Embrace your Persistent Staging Area for Eventual Consistency
If you like your PSA so much…
A colleague of mine asked me this: ‘if you like the Persistent Staging Area (PSA) concept so much, why not embrace it all the way?’. By this, he meant loading upstream layers such as the Data Vault directly from the PSA instead of from a Staging Area. I was a bit resistant to the idea at first, because this would require incorporation of the PSA as a mandatory step in the the load order sequence (as opposed to loading the PSA in parallel). And of course in my view the PSA always was to be something you could decouple from the architecture at some point if you need to scale-out.
But the more I thought about it the more I realised I may have to let go of these ideas, and I decided to give it a proper go and test out these implications. The prime advantage of loading directly from a PSA for me is that it would allow for parallelism on an even higher degree than was previously possible by parallel processing multiple ETLs on the same delta (using hashing or natural business keys).
This requires a bit more explanation, which I will do in the next section.
On a secondary note, using a PSA as ‘source’ for a Data Warehouse is something that is being done already for the Virtual Data Warehouse anyway. It is also conceptually also very similar to certain approaches for storing files (delta or snapshots) in a ‘big data’ environment. I have some scripts to switch between these types of environment to prove this point, something that is still on my list to write about.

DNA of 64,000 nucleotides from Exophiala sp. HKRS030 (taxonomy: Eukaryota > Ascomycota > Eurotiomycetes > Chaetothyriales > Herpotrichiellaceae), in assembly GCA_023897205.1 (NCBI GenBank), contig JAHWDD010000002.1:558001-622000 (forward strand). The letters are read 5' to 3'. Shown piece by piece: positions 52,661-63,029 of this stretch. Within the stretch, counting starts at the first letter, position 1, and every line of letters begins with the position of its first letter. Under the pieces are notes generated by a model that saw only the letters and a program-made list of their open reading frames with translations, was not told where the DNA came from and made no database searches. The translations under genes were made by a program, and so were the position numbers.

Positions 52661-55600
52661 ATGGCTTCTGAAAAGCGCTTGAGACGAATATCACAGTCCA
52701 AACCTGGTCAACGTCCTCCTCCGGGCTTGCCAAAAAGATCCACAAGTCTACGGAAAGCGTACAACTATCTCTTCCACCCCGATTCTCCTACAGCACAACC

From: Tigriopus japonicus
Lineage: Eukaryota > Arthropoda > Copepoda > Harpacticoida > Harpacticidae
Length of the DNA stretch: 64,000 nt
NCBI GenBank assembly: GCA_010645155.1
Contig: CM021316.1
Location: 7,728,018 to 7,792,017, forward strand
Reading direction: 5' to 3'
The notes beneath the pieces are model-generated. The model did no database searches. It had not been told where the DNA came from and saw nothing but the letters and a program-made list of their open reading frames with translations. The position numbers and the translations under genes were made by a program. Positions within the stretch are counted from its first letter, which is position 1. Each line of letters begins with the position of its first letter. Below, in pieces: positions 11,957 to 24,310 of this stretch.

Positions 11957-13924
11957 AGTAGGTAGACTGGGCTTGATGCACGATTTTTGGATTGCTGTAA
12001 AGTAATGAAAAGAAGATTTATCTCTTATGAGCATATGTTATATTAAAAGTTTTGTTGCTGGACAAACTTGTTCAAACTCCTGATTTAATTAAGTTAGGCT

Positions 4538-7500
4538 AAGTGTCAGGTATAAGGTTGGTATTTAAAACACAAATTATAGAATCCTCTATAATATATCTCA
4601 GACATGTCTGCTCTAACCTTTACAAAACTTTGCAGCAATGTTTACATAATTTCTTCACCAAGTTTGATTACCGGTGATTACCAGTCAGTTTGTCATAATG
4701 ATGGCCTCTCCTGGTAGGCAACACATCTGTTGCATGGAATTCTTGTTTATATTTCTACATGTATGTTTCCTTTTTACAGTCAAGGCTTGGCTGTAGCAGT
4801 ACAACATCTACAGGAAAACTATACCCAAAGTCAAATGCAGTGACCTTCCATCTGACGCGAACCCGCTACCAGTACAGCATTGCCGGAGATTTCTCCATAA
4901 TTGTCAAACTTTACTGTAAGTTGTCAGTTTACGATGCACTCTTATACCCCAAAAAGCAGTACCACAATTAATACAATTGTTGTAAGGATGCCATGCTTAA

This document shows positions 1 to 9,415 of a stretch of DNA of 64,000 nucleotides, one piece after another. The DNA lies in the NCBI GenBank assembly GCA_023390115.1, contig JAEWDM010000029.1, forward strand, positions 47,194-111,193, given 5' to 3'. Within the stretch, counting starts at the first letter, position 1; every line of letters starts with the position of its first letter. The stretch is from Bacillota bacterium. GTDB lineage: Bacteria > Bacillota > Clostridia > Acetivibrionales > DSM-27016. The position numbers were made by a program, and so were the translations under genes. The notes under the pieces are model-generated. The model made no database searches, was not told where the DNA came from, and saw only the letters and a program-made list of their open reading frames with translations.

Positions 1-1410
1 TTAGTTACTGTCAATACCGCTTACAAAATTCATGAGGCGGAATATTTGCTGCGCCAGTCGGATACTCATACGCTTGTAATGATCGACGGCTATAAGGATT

But what this script essentially does is replacing a PSA database table with a file archive (zip) in an Azure Data Lake environment, and processing it the same way upstream as would be the case with the database table version. In the Azure Data Lake example the deltas are saved as files and added to a corresponding directory or archive . These can be exposed and handled in different ways, including again in a SQL-like way.
The originals (in Biml) how to generate an interface to Azure Data Lake were pioneered by Peter Avenant from Varigence and credit is for him – and thanks for the inspiration on this topic. More information is here if you are interested.
I always stated that a PSA is not required to be a database table, and these techniques show how easy it is to switch platforms – and the required metadata to generate everything is the same – as per the Virtual Data Warehouse thinking. The message here is that the limitations in scalability of using a PSA are disappearing, it’s all about being flexible and focusing on metadata management instead of platforms.
But, back to the topic of loading your Data Warehouse from a PSA. To explain the thinking and the impact of this idea I need to take a brief sidestep in typical ETL orchestration and management.
ETL on ACID
As a best practice I always state that ‘every delta must be processed in all the relevant tables before it can be released’. This means that the ETL guarantees that all upstream tables have been populated with an available dataset before this, say, Staging Area table can be truncated again and loaded with the next delta. For example, if you load a Satellite table from a specific source (Staging Area table / delta) you need to make sure you also load the corresponding Hub table from that same source.
If you don’t, you will end up in situations where Referential Integrity (RI) is likely not to be achieved. You’re at risk of missing data.
I call this concept ‘ACID on ETL level’ and consider it a best-practice. ACID (Atomicity, Consistency, Isolation, Durability) in short is a set of techniques to manage database transactions and consistency intended to guarantee validity at all times (i.e. broken transactions, outage etc.). This is implemented in Relational Database Management Systems (RDBMS) at a fundamental level, but needs to be present (developed) at ETL ‘application level’ as well.
ETL ACID is driven by (ETL generation) metadata, and managed by the ETL control framework. In the ETL control framework I use two levels are defined: individual ETL processes and groups of related ETL processes (workflows). These concepts are referred to as Modules for individual ETL processes such as Staging, PSA, Hubs, Satellites and Batches as workflows that manage dependencies.